A mountain village where persimmons are grown for dye and for eating. We were interested in the type grown for dyeing. The Blue Persimmon tree is the variety used for dye. You can see the blown cloths hanging In the sun to deepen the color. In the foreground are some persimmon trees. This tiny picturesque village is nestled in the mountains near Onomichi which is in the Hiroshima prefecture. [click photos to enlarge]
Dyed cloth in the sun to darken. The ones in the foreground had iron added to the dye process to change the color from the common reddish brown. I’ve done some dyeing with persimmons so was eager to see the real process.
This is a 200 year old persimmon tree which we were shown proudly. The persimmons were just harvested in September when they were hard and green with the peak amount of tannin for dyeing. If you ever tasted an unripe persimmon when it should have been soft and ripe you know what tannin tastes like.
This tree is grown for vinegar. It won’t be harvested until December. The vinegar was delicious mixed with some water.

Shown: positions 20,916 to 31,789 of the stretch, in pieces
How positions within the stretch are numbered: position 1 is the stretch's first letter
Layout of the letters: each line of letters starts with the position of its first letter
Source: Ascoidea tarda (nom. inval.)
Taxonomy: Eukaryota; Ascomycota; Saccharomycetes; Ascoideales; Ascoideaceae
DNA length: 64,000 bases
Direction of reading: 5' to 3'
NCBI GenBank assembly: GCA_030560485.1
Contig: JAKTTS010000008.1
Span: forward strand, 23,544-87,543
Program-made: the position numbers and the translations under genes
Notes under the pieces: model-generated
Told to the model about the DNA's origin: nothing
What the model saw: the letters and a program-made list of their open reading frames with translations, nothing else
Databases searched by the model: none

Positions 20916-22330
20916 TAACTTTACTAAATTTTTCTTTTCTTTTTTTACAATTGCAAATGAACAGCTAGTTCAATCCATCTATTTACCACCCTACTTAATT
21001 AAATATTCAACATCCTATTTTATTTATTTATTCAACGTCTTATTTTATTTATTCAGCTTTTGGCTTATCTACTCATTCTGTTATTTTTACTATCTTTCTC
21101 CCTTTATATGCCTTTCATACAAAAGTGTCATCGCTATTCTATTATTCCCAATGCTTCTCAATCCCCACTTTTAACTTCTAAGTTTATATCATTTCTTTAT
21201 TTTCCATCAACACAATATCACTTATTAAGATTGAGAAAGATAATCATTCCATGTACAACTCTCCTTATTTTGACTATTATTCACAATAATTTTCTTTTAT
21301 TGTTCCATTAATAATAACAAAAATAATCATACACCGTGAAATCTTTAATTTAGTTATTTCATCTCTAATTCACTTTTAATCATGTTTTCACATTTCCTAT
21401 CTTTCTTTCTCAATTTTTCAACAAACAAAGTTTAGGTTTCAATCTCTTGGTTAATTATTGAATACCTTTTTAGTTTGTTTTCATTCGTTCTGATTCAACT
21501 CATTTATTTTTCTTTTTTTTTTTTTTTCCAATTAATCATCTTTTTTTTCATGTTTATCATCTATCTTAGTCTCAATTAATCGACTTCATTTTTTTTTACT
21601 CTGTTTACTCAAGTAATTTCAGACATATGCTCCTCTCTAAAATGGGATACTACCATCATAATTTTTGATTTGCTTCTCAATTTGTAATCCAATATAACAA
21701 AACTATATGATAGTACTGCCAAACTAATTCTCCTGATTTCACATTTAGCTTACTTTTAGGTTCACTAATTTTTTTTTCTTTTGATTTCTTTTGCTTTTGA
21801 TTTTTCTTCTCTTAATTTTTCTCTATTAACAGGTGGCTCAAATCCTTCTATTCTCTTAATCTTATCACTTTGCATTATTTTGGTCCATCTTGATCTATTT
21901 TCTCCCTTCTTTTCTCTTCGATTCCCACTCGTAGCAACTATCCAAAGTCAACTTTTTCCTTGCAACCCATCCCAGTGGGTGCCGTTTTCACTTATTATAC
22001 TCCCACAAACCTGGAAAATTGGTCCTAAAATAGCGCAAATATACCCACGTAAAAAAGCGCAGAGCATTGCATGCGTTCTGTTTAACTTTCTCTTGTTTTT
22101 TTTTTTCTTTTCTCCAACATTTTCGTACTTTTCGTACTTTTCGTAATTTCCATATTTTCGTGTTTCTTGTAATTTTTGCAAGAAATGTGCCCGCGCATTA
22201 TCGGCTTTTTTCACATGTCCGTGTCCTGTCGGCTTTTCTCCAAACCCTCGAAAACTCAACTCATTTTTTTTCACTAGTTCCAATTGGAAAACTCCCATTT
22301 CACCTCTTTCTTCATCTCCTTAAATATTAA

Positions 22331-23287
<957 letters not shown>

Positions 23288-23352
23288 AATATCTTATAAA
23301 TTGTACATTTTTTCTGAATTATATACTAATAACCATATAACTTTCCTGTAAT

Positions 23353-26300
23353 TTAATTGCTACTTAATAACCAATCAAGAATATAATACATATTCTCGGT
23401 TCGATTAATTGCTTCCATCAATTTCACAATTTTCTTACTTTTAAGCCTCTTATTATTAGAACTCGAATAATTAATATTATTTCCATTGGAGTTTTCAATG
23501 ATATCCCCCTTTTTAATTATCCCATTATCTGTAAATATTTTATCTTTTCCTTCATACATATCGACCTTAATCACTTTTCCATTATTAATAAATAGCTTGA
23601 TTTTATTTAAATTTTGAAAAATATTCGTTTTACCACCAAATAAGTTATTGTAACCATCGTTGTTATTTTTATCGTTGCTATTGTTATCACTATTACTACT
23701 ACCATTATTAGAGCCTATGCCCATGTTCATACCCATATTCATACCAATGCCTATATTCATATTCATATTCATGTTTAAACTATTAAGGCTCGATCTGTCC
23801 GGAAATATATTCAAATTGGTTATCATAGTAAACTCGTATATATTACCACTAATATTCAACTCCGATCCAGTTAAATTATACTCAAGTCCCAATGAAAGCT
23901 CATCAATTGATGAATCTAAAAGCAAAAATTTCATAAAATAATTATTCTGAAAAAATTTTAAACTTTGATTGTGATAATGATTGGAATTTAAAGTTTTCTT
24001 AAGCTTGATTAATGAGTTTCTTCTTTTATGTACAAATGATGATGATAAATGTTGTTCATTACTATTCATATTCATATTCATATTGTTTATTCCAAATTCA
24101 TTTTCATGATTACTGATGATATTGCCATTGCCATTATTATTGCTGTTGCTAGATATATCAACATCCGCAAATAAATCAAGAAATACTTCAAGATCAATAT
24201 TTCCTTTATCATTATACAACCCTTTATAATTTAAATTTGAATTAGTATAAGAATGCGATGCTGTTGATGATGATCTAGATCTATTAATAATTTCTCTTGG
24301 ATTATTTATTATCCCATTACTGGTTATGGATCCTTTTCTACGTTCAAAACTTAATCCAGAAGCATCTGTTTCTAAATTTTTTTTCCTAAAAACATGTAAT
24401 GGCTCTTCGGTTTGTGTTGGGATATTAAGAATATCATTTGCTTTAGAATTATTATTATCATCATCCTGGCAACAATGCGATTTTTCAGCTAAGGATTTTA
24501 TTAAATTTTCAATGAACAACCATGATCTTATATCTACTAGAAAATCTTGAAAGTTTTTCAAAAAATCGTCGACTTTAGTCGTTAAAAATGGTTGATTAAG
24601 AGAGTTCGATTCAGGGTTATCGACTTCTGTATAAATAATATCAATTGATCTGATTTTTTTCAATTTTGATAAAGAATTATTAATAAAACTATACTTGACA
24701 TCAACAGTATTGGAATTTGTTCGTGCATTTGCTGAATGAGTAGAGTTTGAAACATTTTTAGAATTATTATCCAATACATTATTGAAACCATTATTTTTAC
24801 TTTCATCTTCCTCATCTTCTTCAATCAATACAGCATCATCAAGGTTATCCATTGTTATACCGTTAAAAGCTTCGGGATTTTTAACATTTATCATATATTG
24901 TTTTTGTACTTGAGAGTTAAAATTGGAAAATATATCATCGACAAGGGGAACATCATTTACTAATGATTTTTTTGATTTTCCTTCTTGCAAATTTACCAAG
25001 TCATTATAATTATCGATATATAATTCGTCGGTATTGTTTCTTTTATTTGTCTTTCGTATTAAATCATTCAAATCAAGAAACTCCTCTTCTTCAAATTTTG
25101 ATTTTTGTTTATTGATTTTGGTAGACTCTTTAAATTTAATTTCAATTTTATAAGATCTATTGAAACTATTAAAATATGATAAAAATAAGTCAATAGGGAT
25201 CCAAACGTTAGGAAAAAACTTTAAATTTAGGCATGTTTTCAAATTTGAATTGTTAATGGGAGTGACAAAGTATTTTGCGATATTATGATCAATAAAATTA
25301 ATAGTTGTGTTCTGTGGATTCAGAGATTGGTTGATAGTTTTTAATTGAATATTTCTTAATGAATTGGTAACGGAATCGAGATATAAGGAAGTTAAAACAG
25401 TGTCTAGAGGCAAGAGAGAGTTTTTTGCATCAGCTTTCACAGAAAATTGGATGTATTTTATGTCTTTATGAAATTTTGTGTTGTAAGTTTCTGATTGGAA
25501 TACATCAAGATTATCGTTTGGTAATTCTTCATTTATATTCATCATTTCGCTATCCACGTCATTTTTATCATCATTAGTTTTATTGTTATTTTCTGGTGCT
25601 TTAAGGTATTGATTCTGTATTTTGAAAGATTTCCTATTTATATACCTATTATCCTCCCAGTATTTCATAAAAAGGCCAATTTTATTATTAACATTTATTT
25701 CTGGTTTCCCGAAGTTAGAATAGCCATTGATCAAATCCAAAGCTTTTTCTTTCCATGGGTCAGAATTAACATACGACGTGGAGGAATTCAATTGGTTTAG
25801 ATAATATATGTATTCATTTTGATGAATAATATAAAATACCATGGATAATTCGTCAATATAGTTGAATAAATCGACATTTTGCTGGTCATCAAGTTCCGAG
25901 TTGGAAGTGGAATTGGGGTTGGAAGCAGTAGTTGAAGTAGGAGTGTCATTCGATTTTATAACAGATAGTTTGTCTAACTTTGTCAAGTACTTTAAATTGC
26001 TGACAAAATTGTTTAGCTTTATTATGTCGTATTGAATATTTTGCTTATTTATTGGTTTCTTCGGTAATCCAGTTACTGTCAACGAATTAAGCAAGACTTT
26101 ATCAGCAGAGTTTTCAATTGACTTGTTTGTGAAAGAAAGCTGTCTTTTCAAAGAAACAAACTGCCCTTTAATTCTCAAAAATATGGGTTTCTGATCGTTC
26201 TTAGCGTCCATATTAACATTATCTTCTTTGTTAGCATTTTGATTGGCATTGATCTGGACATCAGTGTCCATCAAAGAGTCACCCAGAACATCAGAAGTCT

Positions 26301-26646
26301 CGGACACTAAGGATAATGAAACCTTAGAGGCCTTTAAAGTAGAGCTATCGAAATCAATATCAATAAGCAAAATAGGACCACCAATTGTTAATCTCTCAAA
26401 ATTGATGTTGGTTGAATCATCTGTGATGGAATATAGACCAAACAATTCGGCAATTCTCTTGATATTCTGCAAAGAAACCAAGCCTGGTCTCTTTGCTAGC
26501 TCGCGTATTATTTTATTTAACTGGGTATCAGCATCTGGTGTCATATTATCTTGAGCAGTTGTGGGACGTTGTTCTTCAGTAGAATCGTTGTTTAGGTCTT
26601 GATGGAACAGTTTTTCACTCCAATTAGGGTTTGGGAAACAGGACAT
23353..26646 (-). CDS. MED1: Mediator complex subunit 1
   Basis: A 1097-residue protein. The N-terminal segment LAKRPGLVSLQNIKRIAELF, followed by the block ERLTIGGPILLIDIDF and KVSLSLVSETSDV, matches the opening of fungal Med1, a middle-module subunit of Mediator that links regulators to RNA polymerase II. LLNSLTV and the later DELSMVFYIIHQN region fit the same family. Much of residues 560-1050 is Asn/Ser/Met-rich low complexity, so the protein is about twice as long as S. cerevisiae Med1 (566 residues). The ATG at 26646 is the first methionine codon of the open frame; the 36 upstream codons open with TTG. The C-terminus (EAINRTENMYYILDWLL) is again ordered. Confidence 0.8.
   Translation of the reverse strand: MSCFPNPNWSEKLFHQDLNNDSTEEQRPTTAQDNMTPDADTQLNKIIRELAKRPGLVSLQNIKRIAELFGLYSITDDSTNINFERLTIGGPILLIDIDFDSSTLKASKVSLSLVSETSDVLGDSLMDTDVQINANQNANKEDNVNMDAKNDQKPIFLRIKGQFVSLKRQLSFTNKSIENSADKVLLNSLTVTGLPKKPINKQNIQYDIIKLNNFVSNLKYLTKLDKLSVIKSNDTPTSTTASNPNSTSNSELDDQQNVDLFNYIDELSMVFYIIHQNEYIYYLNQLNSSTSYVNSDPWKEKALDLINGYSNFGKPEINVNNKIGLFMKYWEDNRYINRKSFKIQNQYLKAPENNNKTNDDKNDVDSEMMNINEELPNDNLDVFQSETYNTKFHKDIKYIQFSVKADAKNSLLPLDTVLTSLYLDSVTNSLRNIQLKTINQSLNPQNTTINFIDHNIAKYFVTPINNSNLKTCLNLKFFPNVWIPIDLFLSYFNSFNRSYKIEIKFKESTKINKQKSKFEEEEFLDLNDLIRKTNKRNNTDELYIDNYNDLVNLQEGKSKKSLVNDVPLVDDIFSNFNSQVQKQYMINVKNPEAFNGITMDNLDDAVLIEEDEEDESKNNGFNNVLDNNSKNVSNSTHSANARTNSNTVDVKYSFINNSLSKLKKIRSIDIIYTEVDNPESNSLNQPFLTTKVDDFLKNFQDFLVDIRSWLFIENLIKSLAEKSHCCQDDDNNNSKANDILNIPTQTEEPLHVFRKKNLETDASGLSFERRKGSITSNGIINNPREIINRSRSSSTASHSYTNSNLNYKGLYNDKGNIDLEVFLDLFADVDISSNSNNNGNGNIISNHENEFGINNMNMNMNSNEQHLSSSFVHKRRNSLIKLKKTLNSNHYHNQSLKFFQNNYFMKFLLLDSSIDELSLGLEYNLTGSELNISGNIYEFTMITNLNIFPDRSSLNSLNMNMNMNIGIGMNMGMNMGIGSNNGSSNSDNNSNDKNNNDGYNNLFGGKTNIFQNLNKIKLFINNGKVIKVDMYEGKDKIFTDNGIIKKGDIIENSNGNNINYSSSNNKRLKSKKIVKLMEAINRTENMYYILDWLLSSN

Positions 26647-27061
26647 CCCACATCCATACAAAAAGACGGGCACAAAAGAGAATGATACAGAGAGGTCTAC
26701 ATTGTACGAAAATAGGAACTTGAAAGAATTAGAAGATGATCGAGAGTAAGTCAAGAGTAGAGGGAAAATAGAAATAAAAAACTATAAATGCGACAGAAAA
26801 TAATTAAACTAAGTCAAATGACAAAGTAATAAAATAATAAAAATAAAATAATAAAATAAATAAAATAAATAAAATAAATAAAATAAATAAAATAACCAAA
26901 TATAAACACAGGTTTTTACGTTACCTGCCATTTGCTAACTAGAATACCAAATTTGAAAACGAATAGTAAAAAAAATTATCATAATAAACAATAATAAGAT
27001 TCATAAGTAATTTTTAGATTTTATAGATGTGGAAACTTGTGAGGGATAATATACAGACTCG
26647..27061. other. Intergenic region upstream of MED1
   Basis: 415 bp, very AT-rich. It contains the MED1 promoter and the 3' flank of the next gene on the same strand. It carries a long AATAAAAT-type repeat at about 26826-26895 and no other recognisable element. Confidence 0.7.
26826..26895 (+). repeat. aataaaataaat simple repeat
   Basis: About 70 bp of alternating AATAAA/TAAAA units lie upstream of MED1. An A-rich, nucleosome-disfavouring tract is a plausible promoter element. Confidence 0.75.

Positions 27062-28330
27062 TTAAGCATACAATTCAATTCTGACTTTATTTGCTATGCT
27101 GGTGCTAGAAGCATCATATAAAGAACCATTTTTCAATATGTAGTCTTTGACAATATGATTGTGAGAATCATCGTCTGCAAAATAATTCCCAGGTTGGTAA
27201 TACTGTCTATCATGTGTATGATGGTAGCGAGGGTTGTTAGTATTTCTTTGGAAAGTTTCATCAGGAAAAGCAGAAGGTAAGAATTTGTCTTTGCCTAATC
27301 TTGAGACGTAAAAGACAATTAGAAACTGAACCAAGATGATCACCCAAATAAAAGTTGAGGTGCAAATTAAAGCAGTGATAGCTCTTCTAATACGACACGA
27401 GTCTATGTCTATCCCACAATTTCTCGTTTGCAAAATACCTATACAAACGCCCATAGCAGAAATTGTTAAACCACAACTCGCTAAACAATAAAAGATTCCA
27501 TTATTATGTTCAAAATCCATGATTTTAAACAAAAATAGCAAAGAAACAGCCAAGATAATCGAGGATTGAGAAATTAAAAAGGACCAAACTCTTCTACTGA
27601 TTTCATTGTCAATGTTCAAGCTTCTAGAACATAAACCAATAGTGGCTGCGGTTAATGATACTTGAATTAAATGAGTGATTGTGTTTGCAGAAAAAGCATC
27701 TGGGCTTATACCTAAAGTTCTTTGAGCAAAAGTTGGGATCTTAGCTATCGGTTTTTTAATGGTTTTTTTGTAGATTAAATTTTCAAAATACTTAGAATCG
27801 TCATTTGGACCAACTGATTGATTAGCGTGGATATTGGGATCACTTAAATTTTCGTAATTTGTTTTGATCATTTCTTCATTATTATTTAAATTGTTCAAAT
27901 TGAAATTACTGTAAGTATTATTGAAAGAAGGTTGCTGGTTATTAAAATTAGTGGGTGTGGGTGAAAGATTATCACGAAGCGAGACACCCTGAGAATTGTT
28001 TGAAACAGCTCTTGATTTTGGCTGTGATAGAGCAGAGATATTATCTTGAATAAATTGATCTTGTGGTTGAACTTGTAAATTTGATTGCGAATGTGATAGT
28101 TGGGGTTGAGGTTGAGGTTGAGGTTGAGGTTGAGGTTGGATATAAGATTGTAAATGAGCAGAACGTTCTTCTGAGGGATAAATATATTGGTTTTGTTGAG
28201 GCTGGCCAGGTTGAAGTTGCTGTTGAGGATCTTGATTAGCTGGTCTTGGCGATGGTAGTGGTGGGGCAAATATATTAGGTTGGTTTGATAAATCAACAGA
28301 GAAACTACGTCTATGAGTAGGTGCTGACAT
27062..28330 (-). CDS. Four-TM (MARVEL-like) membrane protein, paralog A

A museum we stopped by had maybe 30 floor looms that local women were using to teach themselves various weaving techniques since there were no masters left to learn from. There was so much energy in the room even if the weavers weren’t there. It was thrilling to see. We asked several people how to find the museum and no one knew about it so it was good to see it alive and flourishing. The museum is the Fukuyama City Shinichi Mueum of History and Folklore. There were many old power looms on display and an exhibition on indigo textiles. Also archeological sites were shown from the area.
This is a machine for tying threads for ikat. That means that the threads are tied in patterns before dyeing so the tied areas will resist the dye. Then the threads are put on the loom to be woven and the patterns are then in the cloth. Many blue and white fabrics are patterned this way.